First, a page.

Employment during Adolescence Is Associated with Depression, Inferior Relationships, Lower Grades, and Smoking
Largie, Shay, Field, Tiffany, Hernandez-Reif, Maria, Sanders, Christopher E., Diego, Miguel, Adolescence
A self-report questionnaire was administered to high school seniors to collect data on the psychological, behavioral, and social aspects of their lives. It was found that employment was associated with (1) greater depression; (2) inferior relationships with parents and best friend, including less time and physical contact with parents; (3) lower grade point average; and (4) smoking.
Adolescents are often employed part-time during the school year (Bachman & Schulenberg, 1993; Mortimer, Finch, Ryu, & Shanahan, 1996), and frequently by their senior year, they are working more than 20 hours a week (Steinberg & Dornbusch, 1991). A review of the literature reveals that adolescent employment has both positive and negative effects (Mael, Morath, & McLeelan, 1997; Mihalic & Elliot, 1997). Positive effects of adolescent employment include a stronger sense of personal efficacy and orientation to occupational achievement (Mael et al., 1997; Mihalic & Elliot, 1997). However, working has also been associated with negative aspects of adolescents psychological, behavioral, and social well-being. For example, working adolescents, especially girls, have been found to be notably more depressed (Shanahan, Finch, Mortimer, & Ryu, 1991; Steinberg & Dornbusch, 1991). Working adolescents have also been noted to experience inferior relationships with their parents, which may be related to spending less time with their families (Sayfer, Hawkins-Leahy, & Colan, 1995; Steinberg & Dornbusch, 1991). In addition to less family time, they have less time to spend on homework, which may result in a lower grade point average (Mihalic & Elliot, 1997). Further, it has been reported that working adolescents engage in substance abuse more frequently than adolescents who do not work during high school (Mihalic & Elliot, 1997; Steinberg & Dornbusch, 1991).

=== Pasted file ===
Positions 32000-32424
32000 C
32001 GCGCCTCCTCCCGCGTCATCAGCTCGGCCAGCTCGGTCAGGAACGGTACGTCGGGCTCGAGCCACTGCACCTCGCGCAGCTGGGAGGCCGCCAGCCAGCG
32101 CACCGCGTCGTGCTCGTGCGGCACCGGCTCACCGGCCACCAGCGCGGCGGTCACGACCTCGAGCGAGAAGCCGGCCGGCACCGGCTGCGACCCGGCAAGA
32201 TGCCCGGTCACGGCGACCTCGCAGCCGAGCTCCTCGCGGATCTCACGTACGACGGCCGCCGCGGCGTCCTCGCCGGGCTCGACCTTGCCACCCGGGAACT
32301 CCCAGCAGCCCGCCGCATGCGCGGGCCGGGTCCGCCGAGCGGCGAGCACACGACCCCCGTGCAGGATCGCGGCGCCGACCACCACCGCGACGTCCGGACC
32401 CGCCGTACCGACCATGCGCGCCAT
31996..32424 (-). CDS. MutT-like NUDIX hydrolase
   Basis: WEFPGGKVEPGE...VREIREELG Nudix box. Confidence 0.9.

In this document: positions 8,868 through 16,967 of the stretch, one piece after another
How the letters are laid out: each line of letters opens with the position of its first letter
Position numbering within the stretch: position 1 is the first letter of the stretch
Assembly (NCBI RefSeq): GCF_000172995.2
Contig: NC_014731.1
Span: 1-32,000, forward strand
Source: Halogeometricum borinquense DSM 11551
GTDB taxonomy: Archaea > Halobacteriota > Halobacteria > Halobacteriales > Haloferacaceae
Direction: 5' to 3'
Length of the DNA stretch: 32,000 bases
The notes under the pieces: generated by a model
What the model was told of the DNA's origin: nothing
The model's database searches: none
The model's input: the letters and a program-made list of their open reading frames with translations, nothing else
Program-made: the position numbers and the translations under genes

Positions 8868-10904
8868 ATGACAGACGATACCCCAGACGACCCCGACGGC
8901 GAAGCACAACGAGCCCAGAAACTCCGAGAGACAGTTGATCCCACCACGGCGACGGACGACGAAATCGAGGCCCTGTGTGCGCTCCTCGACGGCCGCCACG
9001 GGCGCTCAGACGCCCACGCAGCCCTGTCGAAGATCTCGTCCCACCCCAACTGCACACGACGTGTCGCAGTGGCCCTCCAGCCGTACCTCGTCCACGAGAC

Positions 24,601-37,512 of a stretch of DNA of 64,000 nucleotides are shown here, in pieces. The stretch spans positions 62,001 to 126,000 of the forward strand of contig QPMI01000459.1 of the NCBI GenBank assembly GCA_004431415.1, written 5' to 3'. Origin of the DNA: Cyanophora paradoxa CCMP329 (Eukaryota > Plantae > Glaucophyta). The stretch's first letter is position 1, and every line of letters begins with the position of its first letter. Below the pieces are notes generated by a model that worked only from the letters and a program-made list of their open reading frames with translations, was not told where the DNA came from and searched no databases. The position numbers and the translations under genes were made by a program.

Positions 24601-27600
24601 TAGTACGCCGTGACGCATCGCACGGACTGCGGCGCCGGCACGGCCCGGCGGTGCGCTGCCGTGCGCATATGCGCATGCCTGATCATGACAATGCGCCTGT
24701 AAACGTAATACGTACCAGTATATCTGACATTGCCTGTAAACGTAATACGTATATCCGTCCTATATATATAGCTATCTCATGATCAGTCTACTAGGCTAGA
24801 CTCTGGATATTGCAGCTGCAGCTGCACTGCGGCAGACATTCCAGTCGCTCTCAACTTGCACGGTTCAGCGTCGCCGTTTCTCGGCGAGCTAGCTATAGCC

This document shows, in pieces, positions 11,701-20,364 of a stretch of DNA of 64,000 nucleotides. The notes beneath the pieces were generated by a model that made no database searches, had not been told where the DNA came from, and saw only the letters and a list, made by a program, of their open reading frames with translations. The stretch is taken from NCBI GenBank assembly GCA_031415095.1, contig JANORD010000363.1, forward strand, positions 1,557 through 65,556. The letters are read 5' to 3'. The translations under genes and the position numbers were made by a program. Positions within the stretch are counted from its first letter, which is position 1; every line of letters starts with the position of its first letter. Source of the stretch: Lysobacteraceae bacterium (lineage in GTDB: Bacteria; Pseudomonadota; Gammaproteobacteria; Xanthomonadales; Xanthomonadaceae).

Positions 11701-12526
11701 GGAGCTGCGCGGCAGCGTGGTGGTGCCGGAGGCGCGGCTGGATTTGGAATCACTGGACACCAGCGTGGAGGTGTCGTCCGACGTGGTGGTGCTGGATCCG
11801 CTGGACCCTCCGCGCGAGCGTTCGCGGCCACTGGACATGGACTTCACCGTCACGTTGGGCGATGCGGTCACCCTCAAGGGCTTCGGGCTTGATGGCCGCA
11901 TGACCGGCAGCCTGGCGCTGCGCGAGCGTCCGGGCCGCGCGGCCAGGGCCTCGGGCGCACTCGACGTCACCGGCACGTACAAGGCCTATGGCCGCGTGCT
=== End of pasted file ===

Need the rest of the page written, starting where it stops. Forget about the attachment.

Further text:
In the present study, all of these effects were explored in the same sample. Nonworking adolescents were compared with adolescents who worked at least two hours per week. Working was expected to affect mood, parent and peer relationships, and academic achievement.
Eighty-nine high school seniors (52 females, 37 males; mean age = 17.2 years) were recruited from a suburban South Florida high school. Eighty questionnaires were subsequently completed. Participants' ethnic distribution was 75% Caucasian, 11% Hispanic, 5% Asian, and 4% African-American, with the remaining 5% classifying themselves as other. Their socioeconomic status was middle to upper middle class. Fifty-two percent reported that they did not work, 20% worked 2--6 hours per week, and 28% worked more than 7 hours per week. Chi-square analyses revealed that the nonworking and working (2 hours or more per week) groups were not differentially distributed by gender or ethnicity (see Table 1).
Participants were administered a Likert-type questionnaire that gathered information on psychological, behavioral, and social aspects of adolescent life (Field & Yando, 1991). The questionnaire was completed anonymously.
Depression. The Center for Epidemiological Studies Depression Scale (CES-D; Radloff, 1977) contains twenty depressive symptoms experienced over the past week (e.g., "I felt lonely"), which are rated on a four-point Likert scale (0 = rarely or none of the time, 1 = some or a little of the time, 2 = a lot of the time, and 3 = most of the time). This scale has been standardized for high school populations, with a score of 19 or higher indicating depressed mood (Radloff, 1991). Acceptable test-retest reliability (.80--.90) and concurrent validity have been reported across a variety of demographic characteristics, including age, education, and ethnic groups (Wells, Klerman, & Deykin, 1987).
Relationships. The 24-item Intimacy Scale (Blyth & Foster-Clark, 1987) assesses mother, father, and best friend relationships. …